Weeknights can be very stressful and all too often we find ourselves in a familiar routine. As work day expires with everything half finished, you jet off to pick up the kids to start your evening ritual. When you get home you stare desparately at the fridge praying something will jump out at you for dinner. You settle for mac and cheese and try to ignore all those judgemental thoughts from your mother running through your head. The rest of the evening is spent juggling kids, exchanging sighs, attempting to get 5 minutes to yourself by hiding in the bathroom with your iPhone (yet somehow they always find you), and hoping your kids will fall asleep early so you can finish what you left at work. Instead of stressing through the evening, try these quick tips to help you reclaim your weeknights, get the most out of the few precious hours you have with your family, and even leave a little time for yourself.
Before you leave the house in the morning, devise a plan for dinner.
Although mornings can be chaotic, having dinner decided early can make all the difference. Even if your plan involves ordering pizza or making mac and cheese, at least you can enjoy the indulgence with your family instead of stressing about being a failure. If you are fortunate enough to have time to cook, then you can hit the ground running when you walk through the door. Get the kids involved in dinner by having them cook, set the table, and clean up. This helps teach them a respect and appreciation for the work you put into family meals and also serves as a built in activity and opportunity to talk about their day.
Create a routine with your family for the first 30 minutes when you walk through the door.
For us this generally involves the kids changing out of uniforms and heading outside to play or watching TV (I know, I know, I said watch TV). Give yourself enough time to get dinner going and get the house settled by directing the little ones off into something they can do alone. Nothing is more stressful than having everyone needing you or tugging at your leg, while you are trying to set up your pre-planned culinary masterpiece. And if you resort to TV (which will happen I promise) relieve your guilt by inviting the kids in when you are ready to have them help cook or set the table. Establishing a routine will help reclaim your weeknights and set your kids’ expectations that they will get the attention they need but not right when you walk through the door.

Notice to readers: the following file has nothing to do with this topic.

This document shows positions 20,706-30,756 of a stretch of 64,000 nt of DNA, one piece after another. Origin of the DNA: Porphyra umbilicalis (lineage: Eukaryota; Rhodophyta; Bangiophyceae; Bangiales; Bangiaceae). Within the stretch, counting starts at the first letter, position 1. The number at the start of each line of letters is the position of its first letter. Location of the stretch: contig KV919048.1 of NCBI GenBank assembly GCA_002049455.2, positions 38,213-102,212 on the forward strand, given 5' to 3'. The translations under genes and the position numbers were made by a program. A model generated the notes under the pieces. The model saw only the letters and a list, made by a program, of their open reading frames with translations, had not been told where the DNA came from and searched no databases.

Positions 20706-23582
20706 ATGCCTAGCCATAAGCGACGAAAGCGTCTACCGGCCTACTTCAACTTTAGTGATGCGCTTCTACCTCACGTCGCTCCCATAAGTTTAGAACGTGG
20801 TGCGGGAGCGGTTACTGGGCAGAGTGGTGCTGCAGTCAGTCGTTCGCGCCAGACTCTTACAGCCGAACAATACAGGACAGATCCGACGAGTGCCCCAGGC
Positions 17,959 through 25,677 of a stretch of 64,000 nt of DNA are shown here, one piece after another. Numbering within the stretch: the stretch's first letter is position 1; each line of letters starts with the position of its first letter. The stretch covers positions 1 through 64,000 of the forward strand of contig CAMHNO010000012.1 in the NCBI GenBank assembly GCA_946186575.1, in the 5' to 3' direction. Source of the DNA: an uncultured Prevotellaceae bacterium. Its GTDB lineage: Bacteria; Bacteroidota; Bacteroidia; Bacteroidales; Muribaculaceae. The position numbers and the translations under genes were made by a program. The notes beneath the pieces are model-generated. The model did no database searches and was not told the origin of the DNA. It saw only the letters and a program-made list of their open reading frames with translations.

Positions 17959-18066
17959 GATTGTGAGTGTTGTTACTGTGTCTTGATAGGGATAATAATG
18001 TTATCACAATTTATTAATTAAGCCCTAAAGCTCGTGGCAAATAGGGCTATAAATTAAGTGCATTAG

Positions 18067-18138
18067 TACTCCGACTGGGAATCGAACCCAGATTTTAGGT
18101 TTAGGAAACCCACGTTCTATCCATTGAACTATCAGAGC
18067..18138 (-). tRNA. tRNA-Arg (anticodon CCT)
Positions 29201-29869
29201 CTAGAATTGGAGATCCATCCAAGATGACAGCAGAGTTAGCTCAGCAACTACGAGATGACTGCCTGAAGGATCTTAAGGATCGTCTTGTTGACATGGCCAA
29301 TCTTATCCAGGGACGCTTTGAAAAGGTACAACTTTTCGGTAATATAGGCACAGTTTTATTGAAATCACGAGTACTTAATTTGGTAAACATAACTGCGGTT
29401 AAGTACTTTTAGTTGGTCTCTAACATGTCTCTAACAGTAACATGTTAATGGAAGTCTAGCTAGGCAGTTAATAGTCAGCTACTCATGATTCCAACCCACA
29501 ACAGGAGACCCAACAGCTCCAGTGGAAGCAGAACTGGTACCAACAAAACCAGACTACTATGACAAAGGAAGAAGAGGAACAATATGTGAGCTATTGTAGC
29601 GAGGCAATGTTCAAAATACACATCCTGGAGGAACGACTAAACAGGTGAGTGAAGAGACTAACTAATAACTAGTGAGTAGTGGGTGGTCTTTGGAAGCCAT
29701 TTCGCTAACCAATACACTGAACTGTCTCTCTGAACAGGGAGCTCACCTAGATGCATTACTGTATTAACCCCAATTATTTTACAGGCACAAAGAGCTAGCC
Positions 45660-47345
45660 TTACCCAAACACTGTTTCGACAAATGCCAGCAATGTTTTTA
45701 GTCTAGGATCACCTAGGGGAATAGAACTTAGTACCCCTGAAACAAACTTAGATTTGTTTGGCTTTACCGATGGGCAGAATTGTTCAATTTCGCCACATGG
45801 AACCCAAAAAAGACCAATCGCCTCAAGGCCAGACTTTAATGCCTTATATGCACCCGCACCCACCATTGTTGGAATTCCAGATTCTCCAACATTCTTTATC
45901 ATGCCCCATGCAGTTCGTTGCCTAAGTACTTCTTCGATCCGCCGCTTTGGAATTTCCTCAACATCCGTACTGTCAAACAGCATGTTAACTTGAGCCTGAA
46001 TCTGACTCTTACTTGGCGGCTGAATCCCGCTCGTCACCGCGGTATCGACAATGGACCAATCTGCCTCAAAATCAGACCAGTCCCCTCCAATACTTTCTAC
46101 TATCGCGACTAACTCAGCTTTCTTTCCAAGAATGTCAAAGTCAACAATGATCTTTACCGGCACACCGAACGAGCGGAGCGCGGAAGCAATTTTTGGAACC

Make time to have a quick chat with your partner without the kids.
My husband and I try to have a quick chat while the kids are entertaining themselves so we can catch up and get on the same page. If we cannot find time in the first 30 minutes of getting home, we excuse the children from the table and take an extra 15 minutes to chat alone. This allows us to talk about our day and ask for help with whatever we need to get through the evening or the week. Once we have caught up we can proceed with the rest of the evening’s activities as a strong team.
Have a routine you can fall into to finish the night.
Having an established routine with your kids that you can quickly move into will help finish the night on a peaceful note. It can be as simple as bath, books, and lights out (and then water, milk, hugs, more hugs), and with a dash of consistency the kids will know what to expect and it will be (somewhat) smoother.
The last 30 minutes of your night is just as important as the first 30. Reclaim your weeknights by giving yourself some time to finish up the work you left at 5 o’clock, catching up on Facebook, or applying your night cream. Taking time to relax and finish off the day will allow you to reset for the next. Weeknights will never go as planned (as I write this I have no idea what I’m making for dinner), but taking a few small moments throughout the evening will result in less stress and more enjoyable evenings.